War Powers, War Lies: Part 12: Not GWOT

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War Powers, War Lies: A Series

Part 12: Not GWOT

Published in the Maryland Daily Record February 24, 2006 

            As we saw last time, George W. Bush brought to office with him a group of advisors dedicated to deposing Saddam Hussein militarily.  The rationale for their policy was somewhat obscure, but was closely tied to a strategic vision of the United States as a superpower willing to use proactive force to promote American interests and spread American values.  Iraq was to be the template for deployments of this type.  A blunt admission that this was the whole explanation for the invasion of a sovereign nation that had not attacked the United States, however, would have provoked politically undesirable, or even unwithstandable, outrage at home and abroad.  And thus the project of selling war on Iraq was born.

            The sales pitch included the assertion that attacking Iraq was part of what they called the “Global War On Terror,” often abbreviated to the infelicitous syllable GWOT.  (The BBC reported in July 2005 that White House was trying to replace “GWOT” with “a global struggle against the enemies of freedom.”  But the buzzword proved durable and has so far defied replacement.)

            Probably the first explanation — and it was not much of an explanation – for the intended invasion of Iraq was the 2002 State of the Union Message.  There Bush memorably linked three countries (Iran, North Korea, and Iraq) as forming an “Axis of Evil.”  Of itself, the metaphor was stunningly inapt.  The original Axis powers, our World War II adversaries, were actual allies.  Iran and Iraq by contrast, had fought an 8-year war with each other in recent memory.  North Korea, one of the world’s most isolated regimes, had no evident connection with the other two.  The case for Iraq being generally evil lay in its development of weapons of mass destruction, its use of them against its own people, and in its resistance to international inspections.  As far as international terrorism went, however, Bush stated only this: “Iraq continues to flaunt its hostility toward America and to support terror.”  He cited no evidence that Iraq was supporting terrorism against the West, slipping instead into a weird form of future subjunctive: “They could provide these arms to terrorists, giving them the means to match their hatred. They could attack our allies or attempt to blackmail the United States.”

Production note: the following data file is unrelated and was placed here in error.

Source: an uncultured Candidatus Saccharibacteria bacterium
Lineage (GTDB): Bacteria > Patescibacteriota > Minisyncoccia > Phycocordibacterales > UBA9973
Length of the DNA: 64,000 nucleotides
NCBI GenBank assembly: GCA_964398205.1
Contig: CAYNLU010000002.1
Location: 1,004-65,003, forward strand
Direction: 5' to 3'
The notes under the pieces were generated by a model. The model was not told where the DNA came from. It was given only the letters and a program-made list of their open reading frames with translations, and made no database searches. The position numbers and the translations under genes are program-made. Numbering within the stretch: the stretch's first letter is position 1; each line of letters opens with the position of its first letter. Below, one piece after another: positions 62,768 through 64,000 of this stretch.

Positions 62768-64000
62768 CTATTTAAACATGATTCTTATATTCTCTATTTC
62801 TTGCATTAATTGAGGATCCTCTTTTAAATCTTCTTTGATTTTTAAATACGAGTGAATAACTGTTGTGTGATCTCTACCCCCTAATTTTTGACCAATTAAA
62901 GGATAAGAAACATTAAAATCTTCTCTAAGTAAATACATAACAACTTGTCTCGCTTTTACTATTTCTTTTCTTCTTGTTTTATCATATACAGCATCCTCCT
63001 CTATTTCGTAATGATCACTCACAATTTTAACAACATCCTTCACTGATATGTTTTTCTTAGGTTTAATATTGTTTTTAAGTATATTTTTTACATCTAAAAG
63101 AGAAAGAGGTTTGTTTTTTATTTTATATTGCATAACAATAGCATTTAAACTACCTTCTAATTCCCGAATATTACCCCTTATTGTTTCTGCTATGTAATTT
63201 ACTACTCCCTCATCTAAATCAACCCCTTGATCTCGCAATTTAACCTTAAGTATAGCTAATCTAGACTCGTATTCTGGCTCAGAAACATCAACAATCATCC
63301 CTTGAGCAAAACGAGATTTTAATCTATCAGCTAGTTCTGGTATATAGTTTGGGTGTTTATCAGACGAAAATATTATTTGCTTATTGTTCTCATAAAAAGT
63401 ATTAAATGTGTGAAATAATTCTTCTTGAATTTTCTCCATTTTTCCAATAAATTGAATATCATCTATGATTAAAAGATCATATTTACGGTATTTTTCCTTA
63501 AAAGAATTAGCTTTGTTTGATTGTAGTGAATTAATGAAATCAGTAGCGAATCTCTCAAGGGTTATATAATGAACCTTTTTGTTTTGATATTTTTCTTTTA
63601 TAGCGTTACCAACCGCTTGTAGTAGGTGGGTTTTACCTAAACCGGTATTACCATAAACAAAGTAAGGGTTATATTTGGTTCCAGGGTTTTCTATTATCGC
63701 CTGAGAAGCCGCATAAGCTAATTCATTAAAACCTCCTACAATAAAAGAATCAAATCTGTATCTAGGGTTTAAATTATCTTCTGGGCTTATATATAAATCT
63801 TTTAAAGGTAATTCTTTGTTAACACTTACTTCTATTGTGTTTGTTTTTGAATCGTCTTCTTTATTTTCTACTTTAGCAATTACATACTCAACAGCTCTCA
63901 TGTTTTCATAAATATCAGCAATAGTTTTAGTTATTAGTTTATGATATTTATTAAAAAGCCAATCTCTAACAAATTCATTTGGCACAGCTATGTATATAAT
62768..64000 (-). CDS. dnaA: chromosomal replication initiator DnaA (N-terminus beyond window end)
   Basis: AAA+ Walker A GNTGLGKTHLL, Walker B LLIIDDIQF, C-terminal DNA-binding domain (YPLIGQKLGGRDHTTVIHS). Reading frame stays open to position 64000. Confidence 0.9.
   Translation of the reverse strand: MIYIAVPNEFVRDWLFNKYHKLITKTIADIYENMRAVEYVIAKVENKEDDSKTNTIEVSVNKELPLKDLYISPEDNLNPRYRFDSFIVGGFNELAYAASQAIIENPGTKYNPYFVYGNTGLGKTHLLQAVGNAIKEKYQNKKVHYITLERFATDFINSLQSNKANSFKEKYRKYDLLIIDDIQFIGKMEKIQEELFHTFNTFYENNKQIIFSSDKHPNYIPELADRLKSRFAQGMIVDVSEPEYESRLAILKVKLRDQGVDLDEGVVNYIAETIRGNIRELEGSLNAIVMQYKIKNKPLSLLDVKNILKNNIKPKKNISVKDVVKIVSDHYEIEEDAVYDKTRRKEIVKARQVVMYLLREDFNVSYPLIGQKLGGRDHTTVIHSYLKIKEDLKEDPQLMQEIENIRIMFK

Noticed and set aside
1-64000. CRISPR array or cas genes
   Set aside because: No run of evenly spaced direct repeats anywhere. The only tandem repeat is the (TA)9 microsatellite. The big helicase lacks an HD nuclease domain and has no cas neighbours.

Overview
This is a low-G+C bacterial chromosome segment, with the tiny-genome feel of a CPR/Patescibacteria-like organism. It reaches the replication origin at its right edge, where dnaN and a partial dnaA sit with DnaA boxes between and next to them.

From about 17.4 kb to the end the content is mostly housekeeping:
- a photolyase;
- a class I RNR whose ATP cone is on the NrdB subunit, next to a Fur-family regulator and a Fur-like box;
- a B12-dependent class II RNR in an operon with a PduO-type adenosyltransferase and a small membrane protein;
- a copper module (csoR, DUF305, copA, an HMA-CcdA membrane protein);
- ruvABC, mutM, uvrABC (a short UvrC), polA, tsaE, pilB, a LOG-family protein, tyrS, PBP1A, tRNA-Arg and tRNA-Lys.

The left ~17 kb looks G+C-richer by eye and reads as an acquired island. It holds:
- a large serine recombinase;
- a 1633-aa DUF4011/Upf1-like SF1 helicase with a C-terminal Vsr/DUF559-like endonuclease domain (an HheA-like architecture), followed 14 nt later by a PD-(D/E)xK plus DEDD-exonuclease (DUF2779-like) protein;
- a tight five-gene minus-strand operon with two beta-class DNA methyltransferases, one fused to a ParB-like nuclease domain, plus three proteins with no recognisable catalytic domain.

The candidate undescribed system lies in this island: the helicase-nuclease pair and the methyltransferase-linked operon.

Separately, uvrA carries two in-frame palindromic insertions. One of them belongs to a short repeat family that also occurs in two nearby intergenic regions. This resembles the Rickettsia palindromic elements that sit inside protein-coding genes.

There never was much more meat on these bones, as Eric Alterman and Mark Green demonstrate in their 2004 book, The Book on Bush.

            The Administration was able to find proof that in the early 1990s the Jordanian Sunni terrorist now widely known under the pseudonym Abu Musab Zarqawi was staying in Baghdad.  The Administration at various times spoke of this period as giving rise to “high-level ties” between Iraq and Al Qaeda.  But there is absolutely no credible proof of any contact at all. Even if there had been contact, it would have occurred before Zarqawi[1] had affiliated with Al Qaeda.[2]  (Then as now, Zarqawi’s primary war was with Shiites; the West was only second in line.)  Later, as the Administration pointed out, Zarqawi ran training camps in Iraq.  The Administration ignored that the camps were in Kurdish-controlled areas where Saddam’s writ did not run.

            There was also a story that Mohamed Atta, the leader of the September 11 plot, had met in Prague in April 2001 with an Iraqi intelligence official.[3]  Although the matter is not beyond all dispute (see a very objective September 3, 2002 posting in Slate by Kate Taylor summarizing the evidence pro and con), it appears likely that this story was either a hoax or a mistake. Vaclav Havel, the Czech president, told the White House personally that the contact was impossible.

            And, as Alterman and Green point out, when a high-ranking Al Qaeda operative, Abu Zubaydah, was captured in Pakistan in March 2002, he told his interrogators that Osama bin Laden had expressly rejected the notion of cooperation with Hussein, whom bin Laden viewed as an infidel.  This was corroborated by a number of captured Al Quaeda agents later that year.

            We now know that the Administration chose instead to believe the one captured informant who contradicted them.  Ibn al-Sheikh al-Libi, described by the Washington Post as “once in bin Laden’s inner circle and a senior operative who ran the Khaldan paramilitary camp in Afghanistan,” was captured in Pakistan in November 2001.  The U.S. turned him over to Eqyptian intelligence, which tortured him.  Under torture, al-Libi claimed Iraq had trained Al Quaeda in the use of explosives and chemical weapons.  Upon being sent on to U.S. custody in Guantanamo, al-Libi recanted.  Not until December 9, 2005 did American officials admit that the statements made under torture were false.